Director – Ted Nicolaou, Screenplay – Ted Nicolaou & Suzanne Glazener Naha, Story – Charles Band, Producer – Albert Band, Photography – Alan Trow, Music – Richard Band, Visual Effects – David Allen Productions (Supervisor – David Allen), Digital Animaton Supervisor – Randall William Cook, Creature Effects – Mark Rappaport, Dragon Design – Andrea Von Sholly, Special Effects – IST Effects (Supervisor – Alan Whibley), Production Design – Ian Watson. Production Company – Moonbeam Productions.
Sam McKenzie (John McGowan), Brittney Powell (Beth Armstrong), John Woodvine (Lester MacIntyre), John Calvin (Bob Armstrong), Andrew Keir (Angus McGowan), Courtland Mead (Young John McGowan), Lila Kaye (Maggie Cosgrove), Jim Dunk (Brownie McGee)
After the death of his parents, young John McGowan goes to stay at the castle of his uncle Angus, a Scottish laird. At a supposedly magical wishing tree, he wishes for a friend and is startled when a dragon appears. John befriends the dragon, naming it Yeller. Fifteen years later, American filmmaker Bob Armstrong arrives in the area to shoot an episode of a tv series. His daughter Beth and the now adult John become attracted to one another. Armstrong captures Yeller on tape while filming. He shows the film to local entrepreneur Lester MacIntyre who financially pressures the unworldwise John into signing a contract to allow him to display Yeller at an amusement park he calls Dragonworld. However, once John signs, MacIntyre manipulates the fine print and refuses to return Yeller.
During the 1980s and 90s, the father and son producing team of Albert and Charles Band made a stack of low-budget sf/’horror films at their various Empire and Full Moon production companies, including the Ghoulies, Puppetmaster, Trancers and Prehysteria! series among numerous others.
Excepting for Re-Animator (1985), Dragonworld is one of the best films to come out of the Band stables. Produced under their Moonbeam subsidiary children’s label, it is made with uncommon care compared to the usual rushed Band production. For director Ted Nicolaou, who only a year earlier had been directing Full Moon’s pedestrian Subspecies sequels, it displays a remarkable degree of improvement.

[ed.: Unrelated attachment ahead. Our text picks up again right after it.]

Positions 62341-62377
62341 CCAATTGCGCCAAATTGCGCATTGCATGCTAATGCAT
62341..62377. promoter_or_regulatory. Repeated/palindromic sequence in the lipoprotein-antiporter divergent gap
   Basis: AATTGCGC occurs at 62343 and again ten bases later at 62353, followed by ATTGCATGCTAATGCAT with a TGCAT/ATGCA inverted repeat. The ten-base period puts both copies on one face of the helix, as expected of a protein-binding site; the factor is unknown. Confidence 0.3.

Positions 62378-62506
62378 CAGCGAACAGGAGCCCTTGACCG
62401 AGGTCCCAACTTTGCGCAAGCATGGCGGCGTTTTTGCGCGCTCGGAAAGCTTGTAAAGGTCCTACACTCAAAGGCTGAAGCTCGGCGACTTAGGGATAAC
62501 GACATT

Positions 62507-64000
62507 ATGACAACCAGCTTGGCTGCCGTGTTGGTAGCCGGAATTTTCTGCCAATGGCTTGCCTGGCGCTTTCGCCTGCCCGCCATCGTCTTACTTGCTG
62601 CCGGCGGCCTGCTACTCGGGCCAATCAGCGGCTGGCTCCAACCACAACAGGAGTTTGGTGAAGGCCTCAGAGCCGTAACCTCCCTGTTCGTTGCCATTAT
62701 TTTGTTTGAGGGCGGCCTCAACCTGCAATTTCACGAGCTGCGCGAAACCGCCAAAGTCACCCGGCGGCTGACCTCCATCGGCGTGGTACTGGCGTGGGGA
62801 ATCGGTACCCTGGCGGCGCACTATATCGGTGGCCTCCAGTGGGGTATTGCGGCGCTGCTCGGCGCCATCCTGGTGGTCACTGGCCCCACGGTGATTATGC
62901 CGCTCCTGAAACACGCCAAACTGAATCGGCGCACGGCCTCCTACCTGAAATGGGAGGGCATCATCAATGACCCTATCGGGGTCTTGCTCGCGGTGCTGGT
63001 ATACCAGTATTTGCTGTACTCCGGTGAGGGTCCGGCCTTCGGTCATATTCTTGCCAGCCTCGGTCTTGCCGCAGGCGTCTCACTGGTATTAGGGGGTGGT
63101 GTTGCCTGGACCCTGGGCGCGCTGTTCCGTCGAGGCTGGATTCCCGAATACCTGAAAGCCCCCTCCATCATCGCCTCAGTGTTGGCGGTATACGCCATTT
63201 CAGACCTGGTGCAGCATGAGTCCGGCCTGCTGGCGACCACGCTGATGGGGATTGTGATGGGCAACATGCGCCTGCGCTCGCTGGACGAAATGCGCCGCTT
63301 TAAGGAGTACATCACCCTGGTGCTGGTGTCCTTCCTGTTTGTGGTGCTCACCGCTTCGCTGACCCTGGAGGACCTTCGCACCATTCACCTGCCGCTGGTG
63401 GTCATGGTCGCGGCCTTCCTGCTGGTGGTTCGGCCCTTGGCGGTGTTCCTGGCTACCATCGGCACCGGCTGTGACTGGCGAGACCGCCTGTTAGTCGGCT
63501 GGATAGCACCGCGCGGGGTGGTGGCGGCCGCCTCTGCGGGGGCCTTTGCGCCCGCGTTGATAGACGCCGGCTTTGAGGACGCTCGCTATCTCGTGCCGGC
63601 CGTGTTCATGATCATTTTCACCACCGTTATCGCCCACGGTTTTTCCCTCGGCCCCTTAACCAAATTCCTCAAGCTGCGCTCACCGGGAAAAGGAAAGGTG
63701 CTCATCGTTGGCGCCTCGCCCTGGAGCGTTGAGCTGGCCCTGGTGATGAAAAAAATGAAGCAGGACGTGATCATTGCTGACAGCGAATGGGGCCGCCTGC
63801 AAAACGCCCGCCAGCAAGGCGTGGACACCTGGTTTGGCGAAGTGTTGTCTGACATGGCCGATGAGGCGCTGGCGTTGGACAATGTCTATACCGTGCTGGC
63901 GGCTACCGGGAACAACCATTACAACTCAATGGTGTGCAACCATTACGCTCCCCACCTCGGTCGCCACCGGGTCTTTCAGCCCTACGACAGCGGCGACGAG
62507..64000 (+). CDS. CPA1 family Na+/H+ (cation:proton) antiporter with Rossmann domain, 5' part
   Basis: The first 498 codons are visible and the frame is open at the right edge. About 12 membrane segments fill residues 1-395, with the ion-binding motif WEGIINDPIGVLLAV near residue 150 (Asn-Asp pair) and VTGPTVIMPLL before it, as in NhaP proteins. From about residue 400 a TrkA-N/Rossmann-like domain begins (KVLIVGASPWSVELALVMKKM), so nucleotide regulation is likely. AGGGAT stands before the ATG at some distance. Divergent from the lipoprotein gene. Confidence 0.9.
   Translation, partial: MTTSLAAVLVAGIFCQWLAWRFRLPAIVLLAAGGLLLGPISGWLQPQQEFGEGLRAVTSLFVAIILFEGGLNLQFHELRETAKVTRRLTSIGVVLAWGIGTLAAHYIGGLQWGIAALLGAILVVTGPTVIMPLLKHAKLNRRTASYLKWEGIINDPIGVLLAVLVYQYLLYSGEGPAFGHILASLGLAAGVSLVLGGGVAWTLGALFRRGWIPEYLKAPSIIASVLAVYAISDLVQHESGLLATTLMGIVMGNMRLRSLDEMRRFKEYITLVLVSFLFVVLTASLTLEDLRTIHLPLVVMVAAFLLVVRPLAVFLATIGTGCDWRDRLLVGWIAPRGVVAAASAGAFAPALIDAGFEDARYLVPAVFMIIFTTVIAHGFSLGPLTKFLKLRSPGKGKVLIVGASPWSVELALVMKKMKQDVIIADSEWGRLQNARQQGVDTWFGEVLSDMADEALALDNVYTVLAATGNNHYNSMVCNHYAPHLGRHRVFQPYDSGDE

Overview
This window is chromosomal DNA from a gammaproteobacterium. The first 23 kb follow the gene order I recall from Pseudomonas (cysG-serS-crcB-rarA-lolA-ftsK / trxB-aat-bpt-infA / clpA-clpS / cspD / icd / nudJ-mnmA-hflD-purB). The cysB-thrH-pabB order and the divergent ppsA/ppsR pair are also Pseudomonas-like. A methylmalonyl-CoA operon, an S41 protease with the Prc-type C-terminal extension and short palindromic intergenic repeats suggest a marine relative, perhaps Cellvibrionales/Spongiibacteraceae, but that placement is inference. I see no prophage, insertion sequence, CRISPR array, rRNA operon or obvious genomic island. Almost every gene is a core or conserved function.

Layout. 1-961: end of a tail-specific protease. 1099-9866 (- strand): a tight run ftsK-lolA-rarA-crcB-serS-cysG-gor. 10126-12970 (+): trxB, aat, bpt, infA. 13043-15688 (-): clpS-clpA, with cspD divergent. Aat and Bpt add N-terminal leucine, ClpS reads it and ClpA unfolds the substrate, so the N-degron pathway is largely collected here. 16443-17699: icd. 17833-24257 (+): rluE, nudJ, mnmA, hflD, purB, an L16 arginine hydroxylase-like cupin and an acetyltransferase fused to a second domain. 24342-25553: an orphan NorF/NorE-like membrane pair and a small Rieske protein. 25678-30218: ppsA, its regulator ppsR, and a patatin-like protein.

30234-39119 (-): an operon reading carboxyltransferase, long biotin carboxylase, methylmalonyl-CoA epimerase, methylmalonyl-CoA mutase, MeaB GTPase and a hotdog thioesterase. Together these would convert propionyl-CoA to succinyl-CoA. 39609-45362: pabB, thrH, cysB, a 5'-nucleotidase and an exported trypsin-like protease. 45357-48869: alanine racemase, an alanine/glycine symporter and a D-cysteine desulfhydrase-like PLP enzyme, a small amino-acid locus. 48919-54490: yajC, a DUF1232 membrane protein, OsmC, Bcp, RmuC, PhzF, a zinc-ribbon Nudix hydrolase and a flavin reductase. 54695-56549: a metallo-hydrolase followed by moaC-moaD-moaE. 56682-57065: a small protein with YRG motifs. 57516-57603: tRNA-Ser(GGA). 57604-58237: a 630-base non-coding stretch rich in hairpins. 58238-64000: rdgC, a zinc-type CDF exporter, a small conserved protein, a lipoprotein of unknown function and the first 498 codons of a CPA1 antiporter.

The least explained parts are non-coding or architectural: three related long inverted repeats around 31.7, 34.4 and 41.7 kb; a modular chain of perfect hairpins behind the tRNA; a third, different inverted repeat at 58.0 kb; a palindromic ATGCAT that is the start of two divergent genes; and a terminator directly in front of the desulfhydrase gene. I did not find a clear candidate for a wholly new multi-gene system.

Ted Nicolaou captures a singular sense of childhood innocence. The film’s story conducts a predictable arc without any surprises, nevertheless it works superbly. Nicolaou pays fine attention to the sense of Scottish heritage, where Andrew Keir gives a nicely genteel performance. Brittney Powell is incredibly lovely. She and Sam McKenzie are wonderfully paired – his unworldwise innocence and guileless eagerness are charming and the scenes of them coming together, learning to dance are very nice indeed.
The dragon effects are somewhat variable, although it is clear that the Bands have put far more money into them than they usually do. There is nothing particularly wrong with them – the only complaint is that the dragon in the earlier scenes looks a little too cartoonish. Its eyes are too big and glassy and the jaw an obvious single hinge. However, David Allen conducts some excellent stop-motion shots of the dragon moving about the courtyard and these are flawlessly integrated in with the live-action.
Ted Nicolaou and the Bands made a sequel Dragonworld: The Legend Continues (1999).
Ted Nicolaou’s other genre films as director include:- one of the segments of The Dungeonmaster (1984), TerrorVision (1986), Bad Channels (1992), Subspecies (1991), Bloodstone: Subspecies II (1993), Remote (1993), Bloodlust: Subspecies III (1994), Leapin’ Leprechauns! (1995), Leapin’ Leprechauns! 2/Spellbreaker: Secret of the Leprechauns (1996), Magic in the Mirror (1996), Magic in the Mirror: Fowl Play (1996), Vampire Journals (1997), The Shrunken City (1998), Subspecies 4: Bloodstorm (1998), Ragdoll (1999), The Horrible Dr Bones (2000), In the Shadow of the Cobra (2004), Puppetmaster vs Demonic Toys (2004), The Etruscan Mask (2007) and Don’t Let Her In (2021).
Full film available online here:-